I find myself on a cliff edge, it will only take a little more to push me over.
The razor is sharp enough to slice with little effort, and the pain reminds me of both what I deserve, and what I am leaving behind. I have enough strength to cut, just. If I still have that power then I’m not over the cliff quite yet.
I need to try again.
. . .
I come round in a sitting position. Muted colours, beige, and greying-yellow swirl around me. Taken aback that there is anything here at all, I put my hands on solid ground to get my bearings. Dusty, dry, barren. I draw my knees up to my chin and push my back against its solid rest. It’s hard, rough, uneven. Shapes are forming in my vision; jagged boulders, earthy mounds, blackened tree trunks bereft of leaves.
My wrists show evidence of my earlier activity, several horizonal scars run across the veins on each side, but the wounds are clean. Everything here is dry. I cannot moisten my tongue. I wonder if I can even bleed.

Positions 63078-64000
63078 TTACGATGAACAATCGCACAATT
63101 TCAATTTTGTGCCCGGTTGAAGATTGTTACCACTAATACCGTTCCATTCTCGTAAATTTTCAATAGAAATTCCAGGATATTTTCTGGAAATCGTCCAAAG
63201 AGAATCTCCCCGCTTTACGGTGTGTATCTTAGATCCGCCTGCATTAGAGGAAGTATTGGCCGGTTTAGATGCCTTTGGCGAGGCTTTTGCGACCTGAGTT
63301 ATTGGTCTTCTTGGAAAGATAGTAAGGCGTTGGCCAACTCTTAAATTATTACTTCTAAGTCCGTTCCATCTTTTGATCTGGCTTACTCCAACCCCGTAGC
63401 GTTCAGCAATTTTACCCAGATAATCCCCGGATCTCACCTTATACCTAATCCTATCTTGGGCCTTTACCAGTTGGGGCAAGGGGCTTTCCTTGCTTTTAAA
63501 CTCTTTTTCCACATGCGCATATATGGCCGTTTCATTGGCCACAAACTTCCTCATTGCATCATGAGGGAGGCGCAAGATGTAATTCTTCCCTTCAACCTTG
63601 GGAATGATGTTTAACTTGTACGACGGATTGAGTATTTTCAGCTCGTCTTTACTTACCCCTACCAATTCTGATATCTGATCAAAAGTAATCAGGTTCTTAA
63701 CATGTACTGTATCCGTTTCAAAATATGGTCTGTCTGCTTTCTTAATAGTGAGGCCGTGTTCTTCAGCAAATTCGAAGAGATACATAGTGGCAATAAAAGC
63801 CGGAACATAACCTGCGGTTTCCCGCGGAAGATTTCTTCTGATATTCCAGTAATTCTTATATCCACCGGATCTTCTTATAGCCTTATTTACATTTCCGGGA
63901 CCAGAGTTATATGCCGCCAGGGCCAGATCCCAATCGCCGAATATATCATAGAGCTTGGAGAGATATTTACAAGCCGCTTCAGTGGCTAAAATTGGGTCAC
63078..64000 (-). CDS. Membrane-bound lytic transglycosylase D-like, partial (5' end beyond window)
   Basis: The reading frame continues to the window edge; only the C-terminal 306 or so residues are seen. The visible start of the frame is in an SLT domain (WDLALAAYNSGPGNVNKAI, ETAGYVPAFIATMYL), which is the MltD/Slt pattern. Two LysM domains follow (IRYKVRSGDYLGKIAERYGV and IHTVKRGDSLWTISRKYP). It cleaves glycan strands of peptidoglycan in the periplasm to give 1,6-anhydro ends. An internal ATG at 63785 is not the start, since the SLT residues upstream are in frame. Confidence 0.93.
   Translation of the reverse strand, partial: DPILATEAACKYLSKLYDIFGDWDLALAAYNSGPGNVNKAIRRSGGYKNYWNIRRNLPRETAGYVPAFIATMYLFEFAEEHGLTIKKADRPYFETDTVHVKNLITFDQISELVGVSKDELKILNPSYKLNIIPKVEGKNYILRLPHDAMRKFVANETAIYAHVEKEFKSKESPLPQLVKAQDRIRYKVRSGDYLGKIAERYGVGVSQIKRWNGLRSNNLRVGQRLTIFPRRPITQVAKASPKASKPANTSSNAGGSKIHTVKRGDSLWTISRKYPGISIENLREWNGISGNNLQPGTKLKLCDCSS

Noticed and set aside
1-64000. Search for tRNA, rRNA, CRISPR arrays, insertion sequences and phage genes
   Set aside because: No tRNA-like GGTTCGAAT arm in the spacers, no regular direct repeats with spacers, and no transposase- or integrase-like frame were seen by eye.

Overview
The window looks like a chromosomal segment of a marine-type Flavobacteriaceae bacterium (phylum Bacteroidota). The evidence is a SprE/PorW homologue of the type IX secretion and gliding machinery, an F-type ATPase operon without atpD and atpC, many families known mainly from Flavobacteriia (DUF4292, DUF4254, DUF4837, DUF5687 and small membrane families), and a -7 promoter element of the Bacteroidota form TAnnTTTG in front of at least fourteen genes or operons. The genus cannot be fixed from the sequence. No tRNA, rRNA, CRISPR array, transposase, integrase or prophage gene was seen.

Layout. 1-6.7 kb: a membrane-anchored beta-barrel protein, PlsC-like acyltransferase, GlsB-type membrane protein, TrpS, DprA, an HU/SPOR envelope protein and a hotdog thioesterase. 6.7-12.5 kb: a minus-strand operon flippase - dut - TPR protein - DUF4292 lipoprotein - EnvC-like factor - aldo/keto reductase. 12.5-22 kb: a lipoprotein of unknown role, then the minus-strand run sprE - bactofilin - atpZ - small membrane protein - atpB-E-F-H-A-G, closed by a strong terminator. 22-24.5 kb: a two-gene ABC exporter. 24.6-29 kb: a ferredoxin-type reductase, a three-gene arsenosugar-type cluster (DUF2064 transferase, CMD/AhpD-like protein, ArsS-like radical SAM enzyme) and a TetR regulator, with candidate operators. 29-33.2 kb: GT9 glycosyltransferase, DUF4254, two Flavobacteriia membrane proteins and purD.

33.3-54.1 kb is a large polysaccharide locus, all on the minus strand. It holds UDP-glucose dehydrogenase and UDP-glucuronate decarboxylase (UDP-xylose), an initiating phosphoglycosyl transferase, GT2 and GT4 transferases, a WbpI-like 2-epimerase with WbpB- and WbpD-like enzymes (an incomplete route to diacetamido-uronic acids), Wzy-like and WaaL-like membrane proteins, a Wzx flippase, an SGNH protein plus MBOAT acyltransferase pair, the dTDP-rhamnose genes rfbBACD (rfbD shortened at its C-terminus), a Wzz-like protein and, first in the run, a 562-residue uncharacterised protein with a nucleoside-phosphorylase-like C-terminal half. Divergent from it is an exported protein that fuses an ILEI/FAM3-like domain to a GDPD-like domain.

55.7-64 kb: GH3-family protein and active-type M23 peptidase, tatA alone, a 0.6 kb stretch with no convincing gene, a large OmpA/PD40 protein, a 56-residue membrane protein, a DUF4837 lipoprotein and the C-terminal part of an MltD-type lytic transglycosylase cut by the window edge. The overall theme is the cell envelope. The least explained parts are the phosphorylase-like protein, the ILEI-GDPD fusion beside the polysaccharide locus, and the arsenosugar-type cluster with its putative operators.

I look around for my razor. I’m wearing yesterday’s clothes, just like I had been in the bathroom. But they too are faded. My jeans are more white than blue and the rolled up sleeves of my polo neck have turned from red to sandy orange.
Rolled. Up. Sleeves.
Best not forget what I was doing. I fumble around in the dirt, too weak to stand; too stubborn to rest. There's no razor here, just rock, stone and, oh, flint. Maybe I can chip that into a knife.
I pick up the flint and twist to the right, looking for the edge of the boulder I’m leaning on. My hand slips in the dust and the flint skitters a few inches and falls over an unexpected drop to the side of me.